These docs are for v4.2. Click to read the latest docs for v2024.3.

Filter Syntax

Seq supports a friendly and powerful syntax for filtering events based on text and structured properties.

The Seq filter bar can be used find log events containing certain text, or having properties with particular values.

If you're just getting started with Seq, you will find that a combination of text searching (simply type what you're looking for) and filtering with the tick and cross icons next to event properties will cover most of what you need, as well as show you how the basics of the filter syntax works.

When you're ready to learn more, this page will introduce you to the complete syntax so you can gain the full power of Seq's filtering capabilities. It's loosely organised around a few high-level topics:

An additional reference describes the built-in properties and functions that can be used in filters.


The simplest text queries in Seq are text fragments typed directly into the filter bar:


When Seq determines that the filter isn't a valid expression, it searches log messages for the complete string of text.


A small gray Text icon is shown beneath the filter to indicate this has happened, and if you were expecting your filter to be a valid expression, you can click on the icon to find out why it was invalid.

To force Seq to search for text, even if that text happens to be a valid filter expression, enclose it in "double quotes":

"logged on as contact AUTO-3af7-dadc93"

Double-quoted text search expressions use the same backslash-based \ escape sequences as C# and JavaScript do.


Single vs double-quoted strings

While text search expressions are "double-quoted", Seq filters and SQL queries use SQL-style 'single-quoted' string literals, for example in the expression Environment = 'Test'.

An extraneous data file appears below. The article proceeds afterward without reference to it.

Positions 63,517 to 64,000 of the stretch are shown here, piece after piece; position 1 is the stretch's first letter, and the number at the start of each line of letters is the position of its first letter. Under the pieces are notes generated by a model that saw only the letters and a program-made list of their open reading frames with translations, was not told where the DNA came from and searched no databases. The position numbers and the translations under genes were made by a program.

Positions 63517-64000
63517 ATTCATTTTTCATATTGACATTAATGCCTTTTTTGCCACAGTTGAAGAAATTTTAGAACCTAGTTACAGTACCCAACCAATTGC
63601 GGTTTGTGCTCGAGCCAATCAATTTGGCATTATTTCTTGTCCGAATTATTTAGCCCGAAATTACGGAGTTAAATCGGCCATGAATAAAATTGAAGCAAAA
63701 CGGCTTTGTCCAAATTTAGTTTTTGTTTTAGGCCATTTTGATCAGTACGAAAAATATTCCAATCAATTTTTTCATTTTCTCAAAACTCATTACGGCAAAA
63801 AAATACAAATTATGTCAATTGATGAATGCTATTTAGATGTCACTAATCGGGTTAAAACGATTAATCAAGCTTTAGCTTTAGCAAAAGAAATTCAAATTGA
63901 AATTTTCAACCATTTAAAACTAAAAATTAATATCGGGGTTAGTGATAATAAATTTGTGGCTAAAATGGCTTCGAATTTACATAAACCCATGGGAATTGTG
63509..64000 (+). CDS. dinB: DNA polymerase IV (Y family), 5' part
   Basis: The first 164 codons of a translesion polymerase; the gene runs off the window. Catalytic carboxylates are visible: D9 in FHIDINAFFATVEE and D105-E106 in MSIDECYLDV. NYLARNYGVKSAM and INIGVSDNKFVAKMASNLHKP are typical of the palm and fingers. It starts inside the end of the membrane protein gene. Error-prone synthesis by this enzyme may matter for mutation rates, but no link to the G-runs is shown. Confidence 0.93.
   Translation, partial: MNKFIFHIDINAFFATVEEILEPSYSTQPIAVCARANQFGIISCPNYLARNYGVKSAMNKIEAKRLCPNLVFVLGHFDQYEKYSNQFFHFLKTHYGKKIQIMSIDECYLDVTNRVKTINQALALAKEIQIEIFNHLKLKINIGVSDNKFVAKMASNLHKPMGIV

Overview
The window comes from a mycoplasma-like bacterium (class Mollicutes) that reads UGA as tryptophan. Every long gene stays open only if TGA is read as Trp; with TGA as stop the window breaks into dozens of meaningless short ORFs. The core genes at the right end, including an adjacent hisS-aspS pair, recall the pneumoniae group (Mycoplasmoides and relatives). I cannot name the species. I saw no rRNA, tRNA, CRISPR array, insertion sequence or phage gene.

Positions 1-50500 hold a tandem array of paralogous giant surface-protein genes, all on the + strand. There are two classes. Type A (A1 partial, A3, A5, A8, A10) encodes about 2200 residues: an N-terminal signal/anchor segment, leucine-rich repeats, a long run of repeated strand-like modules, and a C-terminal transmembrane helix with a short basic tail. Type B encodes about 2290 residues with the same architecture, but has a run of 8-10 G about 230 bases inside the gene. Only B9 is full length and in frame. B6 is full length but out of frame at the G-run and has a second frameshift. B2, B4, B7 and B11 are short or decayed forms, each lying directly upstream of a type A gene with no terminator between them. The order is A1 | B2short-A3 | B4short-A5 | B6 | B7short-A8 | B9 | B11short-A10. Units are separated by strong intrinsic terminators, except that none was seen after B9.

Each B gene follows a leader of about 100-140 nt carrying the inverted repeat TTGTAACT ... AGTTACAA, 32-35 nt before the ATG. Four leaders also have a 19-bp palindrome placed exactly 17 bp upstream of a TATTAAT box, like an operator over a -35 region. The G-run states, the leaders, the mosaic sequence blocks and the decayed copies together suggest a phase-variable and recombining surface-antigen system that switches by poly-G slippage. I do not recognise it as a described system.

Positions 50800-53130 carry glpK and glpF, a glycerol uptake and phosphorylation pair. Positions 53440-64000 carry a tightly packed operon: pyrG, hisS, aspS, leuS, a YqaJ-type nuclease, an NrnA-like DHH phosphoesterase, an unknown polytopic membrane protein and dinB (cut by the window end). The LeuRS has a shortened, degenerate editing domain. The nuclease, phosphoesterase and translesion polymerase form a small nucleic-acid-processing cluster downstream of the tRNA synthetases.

By default, text searching is case-insensitive. Case-sensitive matching can be forced by prepending an 'at' sign @:

@"logged on as contact AUTO-3af7-dadc93"

And, or, not

Seq provides familiar Boolean operators including and (logical and), or (logical or) and not (logical negation/not). These can be applied directly to text expressions to form more complex queries:

"logged on" and ("HIS-e531-5eb5e3" or "AUTO-3af7-dadc93")

Regular Expressions

Full regular expression searching is supported. Regular expressions are delimited with forward-slashes. To match "hello, world" and "hold":


Back-slashes can be used to escape an embedded forward-slash:



Don't forget...

If a query isn't selecting the events you expect, look for the Text icon and click it to get syntax help.

Properties and Operators

Structured events usually come with a rich set of properties that can be used for filtering. Expanding an event will show the available properties, and clicking the green tick beside the property name provides some basic filtering options:


This is a useful way to become acquainted with the operators that can be applied to event properties. Find will generate a filter expression like:

Application = 'Patient Portal'

The comparison performed here is case-sensitive. Use like instead of = to perform a case-insensitive match.


Anywhere you see string literals in Seq, a regular expression can also be used - so Application = /P.*l/ works as expected here, too.

Basic Comparisons

Seq supports the typical set of comparison operators: =, <>, <, <=, >, >= have the meanings equal, not equal, less than, less than or equal, greater than and greater than or equal.

Strings can also be compared using the SQL like operator; the wildcards % (any number of characters) and _ (one character) are used:

Application like 'P%'

Seq also recognizes function-style operators, called as Name(arg0, arg1, ...). On string-valued properties for example, StartsWith(), EndsWith() and Contains() are useful: